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Marc’s Diabetic Feet Beat Part 2: My Introduction to Diabetes

June 7, 2021

My Introduction to Diabetes

Foot fractures, ulcers, neuropathy and Charcot are not unique to diabetes. They are also not the only serious complications associated with the disease. In addition to foot problems, diabetes is a principal cause of kidney failure, high blood pressure, muscle fatigue, heart disease, stroke and loss of vision. Given my forty-year struggle with the disease, I am relatively fortunate. In addition to the problems that have threatened the loss of my left foot, I have Stage III (moderate) kidney disease, but have been spared serious heart and vision problems. My kidney function and condition of my feet were normal before I became diabetic. Both conditions worsened during the period that I recklessly failed to acknowledge the seriousness of the disease. However, as I discuss in later installments of my blog, over the last ten years, my kidney function stabilized and the incidence and severity of my foot problems improved through a combination of diligent glucose monitoring, comprehensive medical treatment and advanced technology. Had I continued along the path I had followed earlier, I would almost certainly be footless, on dialysis and possibly blind or -- worse, dead. My effort to help my readers preserve their limbs and avoid the other vicious complications of diabetes necessarily begins with a discussion of my experiences with the disease itself.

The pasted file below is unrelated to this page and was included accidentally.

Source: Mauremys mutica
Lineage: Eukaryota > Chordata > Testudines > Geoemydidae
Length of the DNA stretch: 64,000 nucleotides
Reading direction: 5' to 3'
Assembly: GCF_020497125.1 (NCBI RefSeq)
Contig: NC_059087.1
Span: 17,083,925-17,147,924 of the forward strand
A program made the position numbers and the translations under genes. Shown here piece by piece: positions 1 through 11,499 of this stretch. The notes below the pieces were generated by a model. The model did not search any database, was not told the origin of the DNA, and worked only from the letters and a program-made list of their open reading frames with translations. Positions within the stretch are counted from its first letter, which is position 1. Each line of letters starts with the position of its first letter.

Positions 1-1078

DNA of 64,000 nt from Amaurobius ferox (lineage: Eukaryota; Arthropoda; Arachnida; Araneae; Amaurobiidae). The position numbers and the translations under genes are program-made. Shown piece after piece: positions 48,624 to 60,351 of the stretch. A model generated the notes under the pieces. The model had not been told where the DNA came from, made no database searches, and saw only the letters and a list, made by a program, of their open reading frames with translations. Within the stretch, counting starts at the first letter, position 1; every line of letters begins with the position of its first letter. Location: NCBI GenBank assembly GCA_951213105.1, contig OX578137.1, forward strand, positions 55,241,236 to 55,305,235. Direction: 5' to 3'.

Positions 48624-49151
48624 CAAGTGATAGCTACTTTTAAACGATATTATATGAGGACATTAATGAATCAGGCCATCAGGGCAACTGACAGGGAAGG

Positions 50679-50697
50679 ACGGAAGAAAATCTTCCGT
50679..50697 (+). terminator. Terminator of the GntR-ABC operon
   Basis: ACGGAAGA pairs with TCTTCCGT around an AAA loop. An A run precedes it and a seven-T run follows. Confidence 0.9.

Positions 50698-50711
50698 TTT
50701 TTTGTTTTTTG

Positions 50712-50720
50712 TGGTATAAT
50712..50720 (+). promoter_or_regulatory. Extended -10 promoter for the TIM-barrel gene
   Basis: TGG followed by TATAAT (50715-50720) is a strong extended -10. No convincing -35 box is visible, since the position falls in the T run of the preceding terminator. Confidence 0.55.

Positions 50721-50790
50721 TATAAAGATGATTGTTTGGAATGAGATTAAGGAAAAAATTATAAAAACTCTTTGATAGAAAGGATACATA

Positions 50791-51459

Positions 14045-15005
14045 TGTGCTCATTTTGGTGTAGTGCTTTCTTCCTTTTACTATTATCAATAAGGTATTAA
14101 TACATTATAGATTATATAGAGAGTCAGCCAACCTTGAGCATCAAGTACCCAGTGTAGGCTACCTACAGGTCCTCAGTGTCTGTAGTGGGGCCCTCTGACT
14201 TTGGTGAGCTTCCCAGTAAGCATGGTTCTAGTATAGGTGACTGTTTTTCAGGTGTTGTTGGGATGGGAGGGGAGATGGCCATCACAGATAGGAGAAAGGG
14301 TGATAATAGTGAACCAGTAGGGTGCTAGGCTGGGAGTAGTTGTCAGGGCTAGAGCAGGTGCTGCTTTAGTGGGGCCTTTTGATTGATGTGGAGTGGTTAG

Diabetes Defined

There are two types of diabetes: Type I, sometimes referred to as “childhood” diabetes, and Type II, or “adult-onset” diabetes”. Broadly speaking, Type I diabetes is an autoimmune disease that is characterized by the inability of the pancreas to produce insulin in sufficient quantities to convert sugar to energy, while Type II is a disease in which excess body fat, poor diet, inadequate exercise and age interfere with the ability of the body’s cells to process the insulin the pancreas produces. Type I generally requires injections of insulin to replace the body’s natural production, while Type II can often be controlled with dietary changes, weight loss, increased activity and various oral medication. In severe cases, insulin injections may also be necessary. The causes of Type I diabetes have not been firmly determined but are thought to result from both genetic and environmental factors and/or a virus.

My Life Before Diabetes

I was a chubby kid and loved to eat. (That hasn’t changed). My first thirty-six years were marked by a repeated sequence of heavy eating and binge dieting. See a pizza, devour it! See an attractive girl, diet! My dieting was uniformly motivated by vanity rather than health. My life in athletics was likewise wanting. My caring parents tried to interest me in athletics, to no avail: swimming, boxing, little league baseball, even Judo. (Judo was short-lived. At age eight, I threw my father across the living room and sprained his back). My parents then sent me to an athletic day camp. My only “A” was in eating lunch. Really!